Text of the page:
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VIDEO: A piece of history lands at YLW

A crowd lined the tarmac today to watch it touch down.

The "Wooden Wonder". A De Havilland 98 Mosquito landed smoothly and taxied over to KF Aerospace, to the applause of an appreciative crowd.

"It's an awesome airplane," said Mike Spalding who flew the WWII workhorse to Kelowna from Vancouver in about 45 minutes.

"They are a fast airplane and it got here very quickly," he said. "No issues."

He's thrilled to see it go to a place that doesn't just plan to put it on display but to keep it flying too.

<who> Photo Credit: NowMedia

"There's museums all over the world that don't fly their airplanes," he said. "It's very unique to find ones that do. To keep them up and keep them flying so everybody can see them and see them flying and watch history in motion."

The aircraft was introduced by the Royal Air Force more than 80 years ago, and the plane is to keep it operational even as it takes its place in the aviation museum at the KF Aerospace Centre for Excellence.

<who> Photo Credit: NowMedia

"We are so fortunate," said D'Arcy Barker at KF Aerospace, "to be able to look after this aircraft for a time. I hope for a long time."

It's one of only four in the world that are still flying.

Barker said its history is uniquely Canadian too. "Downsbury Ontario, De Havilland Canada built a thousand of them," he added. "Some of the wood it was built with was harvested on the west coast of British Columbia."

<who> Photo Credit: NowMedia

The plane that landed in Kelowna today, did so thanks to a five-year restoration project completed by Victoria Air Maintenance.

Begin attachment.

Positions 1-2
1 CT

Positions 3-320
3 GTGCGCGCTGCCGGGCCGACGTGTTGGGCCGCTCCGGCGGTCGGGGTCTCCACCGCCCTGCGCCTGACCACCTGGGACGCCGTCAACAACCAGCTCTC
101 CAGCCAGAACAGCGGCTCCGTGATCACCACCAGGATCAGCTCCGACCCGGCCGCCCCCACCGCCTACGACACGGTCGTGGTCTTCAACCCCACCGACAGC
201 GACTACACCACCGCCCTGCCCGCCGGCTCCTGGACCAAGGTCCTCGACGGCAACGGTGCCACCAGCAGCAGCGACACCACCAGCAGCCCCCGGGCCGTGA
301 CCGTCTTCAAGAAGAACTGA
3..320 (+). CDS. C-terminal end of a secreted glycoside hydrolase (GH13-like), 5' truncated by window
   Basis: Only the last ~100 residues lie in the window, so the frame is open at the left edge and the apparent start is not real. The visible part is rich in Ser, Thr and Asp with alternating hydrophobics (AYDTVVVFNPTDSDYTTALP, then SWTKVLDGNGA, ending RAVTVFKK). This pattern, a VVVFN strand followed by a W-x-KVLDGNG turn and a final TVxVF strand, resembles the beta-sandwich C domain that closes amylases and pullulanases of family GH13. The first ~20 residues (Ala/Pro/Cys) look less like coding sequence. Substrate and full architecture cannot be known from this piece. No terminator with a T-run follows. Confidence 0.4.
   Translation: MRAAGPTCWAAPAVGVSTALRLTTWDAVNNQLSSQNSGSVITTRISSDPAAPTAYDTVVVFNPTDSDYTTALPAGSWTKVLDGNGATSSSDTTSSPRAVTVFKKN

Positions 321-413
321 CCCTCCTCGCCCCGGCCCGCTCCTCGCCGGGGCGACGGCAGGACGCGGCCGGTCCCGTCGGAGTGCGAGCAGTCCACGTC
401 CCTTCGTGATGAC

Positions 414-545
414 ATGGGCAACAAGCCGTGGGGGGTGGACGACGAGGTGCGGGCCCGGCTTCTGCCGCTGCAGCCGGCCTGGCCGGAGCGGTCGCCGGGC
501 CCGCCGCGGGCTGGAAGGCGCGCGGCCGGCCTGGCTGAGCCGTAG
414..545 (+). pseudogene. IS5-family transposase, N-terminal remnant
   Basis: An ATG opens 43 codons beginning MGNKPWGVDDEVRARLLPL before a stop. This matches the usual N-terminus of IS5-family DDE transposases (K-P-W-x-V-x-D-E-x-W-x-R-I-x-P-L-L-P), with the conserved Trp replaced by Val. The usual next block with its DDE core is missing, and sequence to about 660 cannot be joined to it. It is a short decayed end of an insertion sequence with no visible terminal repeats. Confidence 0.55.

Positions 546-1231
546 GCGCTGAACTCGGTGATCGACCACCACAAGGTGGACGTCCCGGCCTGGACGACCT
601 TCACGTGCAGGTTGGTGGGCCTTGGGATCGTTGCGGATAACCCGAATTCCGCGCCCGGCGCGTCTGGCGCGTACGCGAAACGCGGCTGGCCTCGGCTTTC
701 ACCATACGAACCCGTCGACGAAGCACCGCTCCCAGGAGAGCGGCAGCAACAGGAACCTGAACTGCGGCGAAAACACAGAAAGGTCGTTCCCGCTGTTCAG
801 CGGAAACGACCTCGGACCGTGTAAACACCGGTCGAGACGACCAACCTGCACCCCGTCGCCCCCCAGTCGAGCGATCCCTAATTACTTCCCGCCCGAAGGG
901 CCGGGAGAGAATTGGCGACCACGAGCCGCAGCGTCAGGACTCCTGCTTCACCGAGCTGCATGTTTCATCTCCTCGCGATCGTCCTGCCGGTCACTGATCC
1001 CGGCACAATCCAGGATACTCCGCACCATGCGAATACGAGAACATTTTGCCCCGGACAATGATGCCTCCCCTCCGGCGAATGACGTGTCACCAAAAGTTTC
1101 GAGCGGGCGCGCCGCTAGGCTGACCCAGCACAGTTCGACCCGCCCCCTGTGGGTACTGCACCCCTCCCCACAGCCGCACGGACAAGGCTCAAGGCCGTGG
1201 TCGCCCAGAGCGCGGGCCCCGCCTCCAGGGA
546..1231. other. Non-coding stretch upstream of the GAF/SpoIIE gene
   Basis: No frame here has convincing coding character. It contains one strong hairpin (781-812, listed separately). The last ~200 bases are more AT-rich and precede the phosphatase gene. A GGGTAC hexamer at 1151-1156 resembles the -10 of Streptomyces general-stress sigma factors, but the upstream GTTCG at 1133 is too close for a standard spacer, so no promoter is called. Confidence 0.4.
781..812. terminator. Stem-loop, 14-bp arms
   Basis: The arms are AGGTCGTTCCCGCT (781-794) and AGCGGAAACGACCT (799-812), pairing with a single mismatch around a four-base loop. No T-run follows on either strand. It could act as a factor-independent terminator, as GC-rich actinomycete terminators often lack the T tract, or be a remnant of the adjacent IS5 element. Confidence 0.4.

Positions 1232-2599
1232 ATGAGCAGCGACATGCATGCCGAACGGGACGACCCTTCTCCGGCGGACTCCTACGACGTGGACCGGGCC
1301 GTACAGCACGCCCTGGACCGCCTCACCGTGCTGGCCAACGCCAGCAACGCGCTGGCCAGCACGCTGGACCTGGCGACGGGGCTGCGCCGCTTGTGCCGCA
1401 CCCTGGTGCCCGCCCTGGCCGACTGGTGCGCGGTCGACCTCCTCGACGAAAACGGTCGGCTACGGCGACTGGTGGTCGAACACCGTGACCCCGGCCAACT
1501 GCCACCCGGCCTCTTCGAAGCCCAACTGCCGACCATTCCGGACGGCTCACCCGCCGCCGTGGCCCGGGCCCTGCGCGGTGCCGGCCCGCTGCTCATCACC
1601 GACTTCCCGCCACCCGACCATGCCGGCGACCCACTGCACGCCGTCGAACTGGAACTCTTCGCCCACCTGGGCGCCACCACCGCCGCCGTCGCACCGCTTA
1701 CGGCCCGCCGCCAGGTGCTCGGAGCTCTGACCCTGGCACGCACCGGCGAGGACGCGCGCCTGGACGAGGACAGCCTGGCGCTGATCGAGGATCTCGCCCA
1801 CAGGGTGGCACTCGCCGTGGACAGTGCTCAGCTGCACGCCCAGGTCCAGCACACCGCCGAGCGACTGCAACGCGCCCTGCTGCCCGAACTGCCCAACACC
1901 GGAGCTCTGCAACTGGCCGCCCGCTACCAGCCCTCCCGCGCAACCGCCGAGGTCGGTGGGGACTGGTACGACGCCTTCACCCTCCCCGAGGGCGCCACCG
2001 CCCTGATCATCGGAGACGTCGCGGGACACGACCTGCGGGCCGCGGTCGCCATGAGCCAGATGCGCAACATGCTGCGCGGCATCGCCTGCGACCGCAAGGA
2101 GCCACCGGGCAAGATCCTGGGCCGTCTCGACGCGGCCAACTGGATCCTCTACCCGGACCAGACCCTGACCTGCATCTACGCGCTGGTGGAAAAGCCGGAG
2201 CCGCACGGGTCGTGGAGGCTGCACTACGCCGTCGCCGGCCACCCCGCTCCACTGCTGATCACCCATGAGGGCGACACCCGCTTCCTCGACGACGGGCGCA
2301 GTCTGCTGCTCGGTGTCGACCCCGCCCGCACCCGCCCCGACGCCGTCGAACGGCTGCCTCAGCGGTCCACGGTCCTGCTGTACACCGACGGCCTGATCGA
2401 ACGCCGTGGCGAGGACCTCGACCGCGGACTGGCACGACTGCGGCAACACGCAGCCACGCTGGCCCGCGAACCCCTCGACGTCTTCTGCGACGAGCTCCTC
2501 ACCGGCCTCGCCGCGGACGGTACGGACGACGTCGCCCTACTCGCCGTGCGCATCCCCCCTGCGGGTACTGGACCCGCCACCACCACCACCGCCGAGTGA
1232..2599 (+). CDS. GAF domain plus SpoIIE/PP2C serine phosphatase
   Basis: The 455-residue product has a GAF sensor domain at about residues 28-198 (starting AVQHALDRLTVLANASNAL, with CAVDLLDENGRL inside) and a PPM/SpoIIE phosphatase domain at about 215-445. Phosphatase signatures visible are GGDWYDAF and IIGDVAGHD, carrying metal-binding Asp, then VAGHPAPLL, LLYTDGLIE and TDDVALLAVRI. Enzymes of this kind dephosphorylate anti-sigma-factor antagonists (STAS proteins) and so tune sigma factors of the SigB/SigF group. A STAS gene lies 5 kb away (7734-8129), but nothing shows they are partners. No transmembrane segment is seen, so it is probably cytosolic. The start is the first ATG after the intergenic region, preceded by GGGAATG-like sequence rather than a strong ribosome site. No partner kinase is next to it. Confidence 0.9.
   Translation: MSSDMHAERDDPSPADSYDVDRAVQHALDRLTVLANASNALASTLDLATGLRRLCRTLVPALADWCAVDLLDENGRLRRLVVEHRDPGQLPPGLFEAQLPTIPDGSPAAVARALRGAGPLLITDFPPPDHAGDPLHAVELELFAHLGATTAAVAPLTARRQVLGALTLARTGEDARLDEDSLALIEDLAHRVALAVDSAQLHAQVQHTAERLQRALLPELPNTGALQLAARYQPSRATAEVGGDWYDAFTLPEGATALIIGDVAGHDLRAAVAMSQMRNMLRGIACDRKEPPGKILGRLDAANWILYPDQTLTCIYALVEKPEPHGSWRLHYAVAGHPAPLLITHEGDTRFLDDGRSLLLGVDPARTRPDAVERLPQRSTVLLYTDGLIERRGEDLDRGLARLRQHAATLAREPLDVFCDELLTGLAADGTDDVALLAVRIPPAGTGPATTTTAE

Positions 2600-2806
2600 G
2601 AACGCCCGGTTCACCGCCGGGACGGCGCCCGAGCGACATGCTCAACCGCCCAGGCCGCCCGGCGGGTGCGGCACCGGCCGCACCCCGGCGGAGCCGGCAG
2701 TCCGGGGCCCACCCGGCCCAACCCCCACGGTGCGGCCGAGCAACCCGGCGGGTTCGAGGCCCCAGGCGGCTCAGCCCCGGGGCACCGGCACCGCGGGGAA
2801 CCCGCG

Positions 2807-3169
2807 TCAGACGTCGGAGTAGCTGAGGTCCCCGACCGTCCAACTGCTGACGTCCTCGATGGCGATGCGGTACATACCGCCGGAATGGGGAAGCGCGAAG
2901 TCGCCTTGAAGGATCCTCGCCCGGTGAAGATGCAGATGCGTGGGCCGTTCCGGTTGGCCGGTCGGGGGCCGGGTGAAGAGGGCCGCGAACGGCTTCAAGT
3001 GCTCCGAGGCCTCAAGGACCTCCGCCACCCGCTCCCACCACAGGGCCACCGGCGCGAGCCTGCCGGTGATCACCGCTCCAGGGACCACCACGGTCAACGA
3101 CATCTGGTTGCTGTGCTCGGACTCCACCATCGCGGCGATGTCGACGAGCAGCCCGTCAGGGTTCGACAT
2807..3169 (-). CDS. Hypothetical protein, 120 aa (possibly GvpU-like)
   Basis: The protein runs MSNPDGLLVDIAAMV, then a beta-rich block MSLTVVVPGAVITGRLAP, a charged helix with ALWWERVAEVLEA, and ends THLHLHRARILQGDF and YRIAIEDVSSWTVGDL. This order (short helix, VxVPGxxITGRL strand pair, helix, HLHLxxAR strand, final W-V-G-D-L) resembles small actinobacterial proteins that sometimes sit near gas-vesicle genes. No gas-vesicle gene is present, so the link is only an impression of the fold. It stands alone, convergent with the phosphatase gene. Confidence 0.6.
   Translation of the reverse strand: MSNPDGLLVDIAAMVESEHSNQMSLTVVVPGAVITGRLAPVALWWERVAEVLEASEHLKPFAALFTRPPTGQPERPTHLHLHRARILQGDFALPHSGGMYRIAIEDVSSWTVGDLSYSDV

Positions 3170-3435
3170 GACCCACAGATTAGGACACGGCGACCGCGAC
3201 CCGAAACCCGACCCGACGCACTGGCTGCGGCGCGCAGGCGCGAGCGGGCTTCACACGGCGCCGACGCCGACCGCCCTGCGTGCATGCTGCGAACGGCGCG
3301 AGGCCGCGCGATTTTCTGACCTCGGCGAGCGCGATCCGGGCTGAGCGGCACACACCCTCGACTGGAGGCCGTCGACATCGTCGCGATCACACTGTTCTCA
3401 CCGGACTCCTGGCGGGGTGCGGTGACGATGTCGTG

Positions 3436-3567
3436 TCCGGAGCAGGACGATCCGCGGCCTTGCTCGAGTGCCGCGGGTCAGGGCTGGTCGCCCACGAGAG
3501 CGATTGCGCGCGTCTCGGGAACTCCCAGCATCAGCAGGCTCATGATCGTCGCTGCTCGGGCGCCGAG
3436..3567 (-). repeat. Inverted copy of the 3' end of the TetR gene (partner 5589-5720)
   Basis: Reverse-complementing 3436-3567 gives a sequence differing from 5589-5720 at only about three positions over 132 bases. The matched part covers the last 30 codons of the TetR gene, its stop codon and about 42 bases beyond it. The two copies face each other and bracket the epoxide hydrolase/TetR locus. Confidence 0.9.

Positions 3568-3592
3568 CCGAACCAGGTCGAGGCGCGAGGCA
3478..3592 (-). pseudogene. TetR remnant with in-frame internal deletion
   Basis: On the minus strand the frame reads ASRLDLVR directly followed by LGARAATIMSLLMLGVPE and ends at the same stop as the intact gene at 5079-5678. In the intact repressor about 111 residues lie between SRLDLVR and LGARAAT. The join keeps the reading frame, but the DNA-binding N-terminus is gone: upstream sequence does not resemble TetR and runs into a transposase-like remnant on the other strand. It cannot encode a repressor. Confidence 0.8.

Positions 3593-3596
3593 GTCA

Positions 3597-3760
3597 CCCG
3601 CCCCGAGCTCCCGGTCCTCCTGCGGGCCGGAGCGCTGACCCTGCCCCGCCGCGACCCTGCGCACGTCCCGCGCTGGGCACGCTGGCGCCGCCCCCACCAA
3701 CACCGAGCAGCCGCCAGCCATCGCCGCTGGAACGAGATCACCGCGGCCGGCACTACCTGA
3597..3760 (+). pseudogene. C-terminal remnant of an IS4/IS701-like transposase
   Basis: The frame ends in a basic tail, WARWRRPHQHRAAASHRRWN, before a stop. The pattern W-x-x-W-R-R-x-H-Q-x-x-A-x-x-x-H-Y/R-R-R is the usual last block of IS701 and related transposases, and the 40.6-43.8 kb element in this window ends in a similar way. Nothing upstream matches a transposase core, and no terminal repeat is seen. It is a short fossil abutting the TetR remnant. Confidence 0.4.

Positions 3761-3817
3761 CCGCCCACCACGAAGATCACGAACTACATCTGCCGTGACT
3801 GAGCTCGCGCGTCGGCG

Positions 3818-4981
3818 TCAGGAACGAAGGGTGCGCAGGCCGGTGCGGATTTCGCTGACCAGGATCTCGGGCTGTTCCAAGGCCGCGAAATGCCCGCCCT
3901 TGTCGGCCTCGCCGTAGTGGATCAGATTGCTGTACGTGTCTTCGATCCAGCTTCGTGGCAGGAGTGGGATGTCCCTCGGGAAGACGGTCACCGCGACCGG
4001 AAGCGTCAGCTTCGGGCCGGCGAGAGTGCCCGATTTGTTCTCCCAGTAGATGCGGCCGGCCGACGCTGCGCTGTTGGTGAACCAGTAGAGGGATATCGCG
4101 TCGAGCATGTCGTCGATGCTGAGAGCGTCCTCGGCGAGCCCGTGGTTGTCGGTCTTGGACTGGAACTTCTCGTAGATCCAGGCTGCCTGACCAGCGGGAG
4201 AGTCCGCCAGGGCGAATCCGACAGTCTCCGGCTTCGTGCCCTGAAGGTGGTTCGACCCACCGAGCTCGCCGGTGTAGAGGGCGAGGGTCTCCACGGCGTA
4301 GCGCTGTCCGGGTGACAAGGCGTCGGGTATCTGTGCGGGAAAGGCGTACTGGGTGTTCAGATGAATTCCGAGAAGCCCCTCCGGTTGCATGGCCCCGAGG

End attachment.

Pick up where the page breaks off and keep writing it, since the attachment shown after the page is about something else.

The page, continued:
This particular aircraft was built in 1947 and proved useful in post-war times.

It was pressed into service to conduct high-altitude aerial mapping missions all over Canada in the 50s and 60s.

<who> Photo Credit: NowMedia

“We’re absolutely thrilled to give this incredibly legendary aircraft a home in the Okanagan Valley at the KF Centre for Excellence,” says Executive Director, Paula Quinn.

“The fascinating story of this aircraft is something that will be shared and appreciated by visitors and community members of all ages.”

The Mosquito was used extensively as a night-fighter against the German Luftwaffe.

At the time it was one of the fastest planes in the world, clocking speeds over 640km per hour.

It was used as a bomber, a twin-fighter and for reconnaissance missions.

<who> Photo Credit: NowMedia <who> Mike Spalding, pilot.

The plane secured by KF Aerospace is flight-worthy today thanks to a five-year restoration project by Victoria Air Maintenance.

The Mosquito will take its place in the museum alongside a Hawker Tempest MK2, the Odyssey DC-3 and a Convair CV580 among others.

The plan is to keep it flying regularly.



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